And also called the Maori Party the last cab off the rank – preferred Winston instead.

And John Armstrong writes in the Weekend Herald:

But the contrast between Labour’s turmoil after Goff’s demotion of Carter and subsequent decision to send the MP home on stress leave and National’s success in healing what the Prime Minister calls a “weeping sore” was testimony to the vast gulf in performance between the two parties and a brutal indication of the size of the mountain Labour has to climb between now and next year’s election.

While Goff was nailing Carter to the cross, John Key was nailing down a deal with the Maori Party which is a huge stride toward National retaining the Government benches after the 2011 election. …

The other question is whether Labour will carry on being so hostile to the Maori Party now that Shane Jones, one of the leading protagonists, has been sidelined.

That strategy has proved to be largely counter-productive – succeeding only in driving the Maori Party closer to National.

As this week’s deal shows, Key has no compunction about making compromises to keep it there.

While I have always thought the chances of Phil Goff becoming Prime Minister was remote, I think this last week may go down in history as the week when they became non-existent.

Without the Maori Party, Labour and the Greens need to win 62 seats to be able to govern, and on current polls they look to be a dozen seats short of that.

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Editorials 18 June 2010

June 18th, 2010 at 9:09 am by David Farrar

The Herald looks for details around the foreshore law:

Unease has been generated by Attorney-General Chris Finlayson’s statement that customary title is “an ownership title”.

This creates a considerable breach with the existing 2004 legislation, which vested the foreshore and seabed in the Crown.

Iwi and hapu whose claims succeed will receive a deed giving title to a coastal area.

They will not be able to sell the property or block public access, but they will have considerable control, including the ability to veto or initiate development, permit activities, and exploit non-nationalised minerals.

He says the compromise reached between the Government, the Maori Party and the Iwi Leadership Group means that, from the staging post of the public domain, there will be few awards of customary title by the courts or as a result of negotiation with the Crown.

That, says John Key, is because the threshold for the granting of such title is high.

Iwi and hapu applicants will have to show continuous and exclusive occupation of the area claimed since 1840.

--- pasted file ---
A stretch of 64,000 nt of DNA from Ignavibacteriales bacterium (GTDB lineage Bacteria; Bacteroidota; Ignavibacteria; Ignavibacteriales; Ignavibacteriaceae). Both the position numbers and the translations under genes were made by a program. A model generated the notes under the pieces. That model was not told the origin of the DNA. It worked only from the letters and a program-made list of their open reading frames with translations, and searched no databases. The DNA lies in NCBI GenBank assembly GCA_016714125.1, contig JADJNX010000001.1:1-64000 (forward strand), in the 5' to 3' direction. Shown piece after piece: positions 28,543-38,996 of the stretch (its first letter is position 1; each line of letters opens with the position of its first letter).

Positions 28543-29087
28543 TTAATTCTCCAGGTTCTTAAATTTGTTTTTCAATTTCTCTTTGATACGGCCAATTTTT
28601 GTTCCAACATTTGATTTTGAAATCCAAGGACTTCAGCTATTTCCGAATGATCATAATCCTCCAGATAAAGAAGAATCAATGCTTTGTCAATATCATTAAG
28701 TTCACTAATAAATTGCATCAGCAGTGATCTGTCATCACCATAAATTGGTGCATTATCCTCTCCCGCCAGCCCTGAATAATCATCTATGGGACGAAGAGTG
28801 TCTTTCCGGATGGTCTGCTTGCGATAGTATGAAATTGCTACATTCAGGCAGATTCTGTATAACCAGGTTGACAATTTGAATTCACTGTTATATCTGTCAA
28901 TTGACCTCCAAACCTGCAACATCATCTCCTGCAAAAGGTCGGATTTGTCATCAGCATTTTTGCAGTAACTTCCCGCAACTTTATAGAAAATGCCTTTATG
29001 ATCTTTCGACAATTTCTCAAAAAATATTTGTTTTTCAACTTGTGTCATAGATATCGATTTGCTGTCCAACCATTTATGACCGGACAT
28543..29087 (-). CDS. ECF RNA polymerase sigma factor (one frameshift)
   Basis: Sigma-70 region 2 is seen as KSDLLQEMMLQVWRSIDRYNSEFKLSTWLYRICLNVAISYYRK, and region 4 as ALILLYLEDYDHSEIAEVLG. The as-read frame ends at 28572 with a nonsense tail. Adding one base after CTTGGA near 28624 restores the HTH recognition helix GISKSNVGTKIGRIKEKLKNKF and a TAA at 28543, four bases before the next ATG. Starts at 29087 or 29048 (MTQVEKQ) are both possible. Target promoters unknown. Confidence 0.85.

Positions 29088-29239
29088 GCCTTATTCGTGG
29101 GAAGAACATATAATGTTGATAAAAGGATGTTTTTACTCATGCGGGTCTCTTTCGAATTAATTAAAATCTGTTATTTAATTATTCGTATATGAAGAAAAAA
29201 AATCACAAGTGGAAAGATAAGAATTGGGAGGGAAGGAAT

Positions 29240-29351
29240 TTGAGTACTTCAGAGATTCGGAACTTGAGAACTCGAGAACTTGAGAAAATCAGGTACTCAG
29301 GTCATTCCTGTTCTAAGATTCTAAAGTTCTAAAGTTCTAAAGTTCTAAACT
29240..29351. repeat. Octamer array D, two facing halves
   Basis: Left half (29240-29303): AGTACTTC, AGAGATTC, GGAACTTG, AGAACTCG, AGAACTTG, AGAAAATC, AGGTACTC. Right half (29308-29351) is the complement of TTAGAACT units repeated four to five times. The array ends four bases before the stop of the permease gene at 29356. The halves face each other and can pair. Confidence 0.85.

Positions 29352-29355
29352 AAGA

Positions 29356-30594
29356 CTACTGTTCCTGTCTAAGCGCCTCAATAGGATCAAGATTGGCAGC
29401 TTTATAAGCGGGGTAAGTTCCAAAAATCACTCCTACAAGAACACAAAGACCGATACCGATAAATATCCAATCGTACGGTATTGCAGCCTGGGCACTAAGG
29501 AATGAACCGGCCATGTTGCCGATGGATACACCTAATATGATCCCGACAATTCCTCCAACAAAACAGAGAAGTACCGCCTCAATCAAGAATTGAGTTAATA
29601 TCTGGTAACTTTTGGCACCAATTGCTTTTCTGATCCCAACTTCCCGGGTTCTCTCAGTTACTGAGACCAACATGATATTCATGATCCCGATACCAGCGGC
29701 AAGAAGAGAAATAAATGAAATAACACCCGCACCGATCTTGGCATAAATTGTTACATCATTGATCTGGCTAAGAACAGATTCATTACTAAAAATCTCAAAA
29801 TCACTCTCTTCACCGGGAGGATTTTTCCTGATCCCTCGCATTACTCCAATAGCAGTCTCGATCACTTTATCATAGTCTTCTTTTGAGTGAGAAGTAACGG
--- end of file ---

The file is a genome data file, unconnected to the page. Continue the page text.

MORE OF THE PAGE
A test the Court of Appeal said would be hard to meet.

The Dom Post focuses on health issues:

Decisions on health spending are among the most difficult of all those that governments face. They can literally be a matter of life and death.

There are no easy options. Though the public purse is not bottomless, the demand for health services is. There is always a new drug that can be bought or an extra treatment that can be added, always a demand for extra dollars to be spent.

In health, the issue is always where the line is to be drawn, the line that divides patients between those who get to have the state pick up the bill and those who are told that their health needs are their fiscal responsibility.

The line being debated at the moment is who should get bariatric surgery and who should not. The operation costs between $17,000 and $35,000, but has been shown to have dramatic effects on the morbidly obese, with patients halving their weight and with weight-related health problems vanishing along with the kilos.

There are those who will say that the obese have brought it on themselves, and because of that should not be a priority for health spending.

That is not an approach that is applied elsewhere in the health system. Smokers are not told their lung cancer will not be treated because they knew the risks and continued to smoke anyway. Those who spent their summers acquiring a deep mahogany tan are not told that the skin cancer that resulted will be left untreated. And drunk drivers and the thousands of others who injure themselves because they drank too much are not turned away from the hospital doors because they made the wrong choices.

But maybe they should be, to some degree. If you protect people from the consequences of their choices, then they may continue to make bad choices.

If a smoker is told their health insurance premiums will be an extra $1,500 a year because they smoke, that could result in many quitting.

The Press drills into the oil spill:

For BP, the scale of the disaster is such that it looks as though it will bring about the end of the company in its present form. Some estimates suggest that the rapidly mounting costs for the company from the fines and damages it will have to pay could reach $40 billion. Even for a company with annual sales of a quarter of a trillion dollars and profits last year of $17 billion, that is a huge sum to absorb. Already BP has lost half of its value on the sharemarket (incidentally hitting pension funds hard) and it is possible it will have to file for bankruptcy protection and reorganise itself in order to survive. Yesterday it cancelled its dividend (further hitting pensioners and others who are invested in it) in order to pay for a $20 billion fund to meet its present estimated liabilities. The costs are clearly going to spread far beyond the Gulf of Mexico.